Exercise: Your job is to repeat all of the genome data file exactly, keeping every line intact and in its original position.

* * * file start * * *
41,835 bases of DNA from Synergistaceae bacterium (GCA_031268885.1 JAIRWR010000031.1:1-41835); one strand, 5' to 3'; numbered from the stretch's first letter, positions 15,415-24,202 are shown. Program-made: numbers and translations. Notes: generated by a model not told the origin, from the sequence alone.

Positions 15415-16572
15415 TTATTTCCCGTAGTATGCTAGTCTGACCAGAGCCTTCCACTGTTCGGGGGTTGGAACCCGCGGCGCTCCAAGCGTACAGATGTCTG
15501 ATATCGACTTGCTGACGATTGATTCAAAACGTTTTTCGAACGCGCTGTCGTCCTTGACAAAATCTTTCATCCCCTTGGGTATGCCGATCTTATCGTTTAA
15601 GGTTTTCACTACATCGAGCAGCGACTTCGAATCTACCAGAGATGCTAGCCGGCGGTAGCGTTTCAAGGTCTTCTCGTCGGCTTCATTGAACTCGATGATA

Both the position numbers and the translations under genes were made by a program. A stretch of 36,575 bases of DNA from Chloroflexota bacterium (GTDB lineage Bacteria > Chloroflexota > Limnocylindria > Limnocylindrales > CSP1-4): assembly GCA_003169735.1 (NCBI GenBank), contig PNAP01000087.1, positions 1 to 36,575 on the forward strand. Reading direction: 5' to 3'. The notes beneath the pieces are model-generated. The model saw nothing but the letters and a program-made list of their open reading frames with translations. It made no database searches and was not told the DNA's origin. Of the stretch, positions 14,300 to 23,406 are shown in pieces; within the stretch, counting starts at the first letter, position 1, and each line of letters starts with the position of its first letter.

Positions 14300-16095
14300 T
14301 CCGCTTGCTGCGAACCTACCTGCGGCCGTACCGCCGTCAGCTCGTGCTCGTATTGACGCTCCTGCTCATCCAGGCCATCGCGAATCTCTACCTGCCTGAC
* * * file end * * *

41,835 bases of DNA from Synergistaceae bacterium (GCA_031268885.1 JAIRWR010000031.1:1-41835); one strand, 5' to 3'; numbered from the stretch's first letter, positions 15,415-24,202 are shown. Program-made: numbers and translations. Notes: generated by a model not told the origin, from the sequence alone.

Positions 15415-16572
15415 TTATTTCCCGTAGTATGCTAGTCTGACCAGAGCCTTCCACTGTTCGGGGGTTGGAACCCGCGGCGCTCCAAGCGTACAGATGTCTG
15501 ATATCGACTTGCTGACGATTGATTCAAAACGTTTTTCGAACGCGCTGTCGTCCTTGACAAAATCTTTCATCCCCTTGGGTATGCCGATCTTATCGTTTAA
15601 GGTTTTCACTACATCGAGCAGCGACTTCGAATCTACCAGAGATGCTAGCCGGCGGTAGCGTTTCAAGGTCTTCTCGTCGGCTTCATTGAACTCGATGATA

Both the position numbers and the translations under genes were made by a program. A stretch of 36,575 bases of DNA from Chloroflexota bacterium (GTDB lineage Bacteria > Chloroflexota > Limnocylindria > Limnocylindrales > CSP1-4): assembly GCA_003169735.1 (NCBI GenBank), contig PNAP01000087.1, positions 1 to 36,575 on the forward strand. Reading direction: 5' to 3'. The notes beneath the pieces are model-generated. The model saw nothing but the letters and a program-made list of their open reading frames with translations. It made no database searches and was not told the DNA's origin. Of the stretch, positions 14,300 to 23,406 are shown in pieces; within the stretch, counting starts at the first letter, position 1, and each line of letters starts with the position of its first letter.

Positions 14300-16095
14300 T
14301 CCGCTTGCTGCGAACCTACCTGCGGCCGTACCGCCGTCAGCTCGTGCTCGTATTGACGCTCCTGCTCATCCAGGCCATCGCGAATCTCTACCTGCCTGAC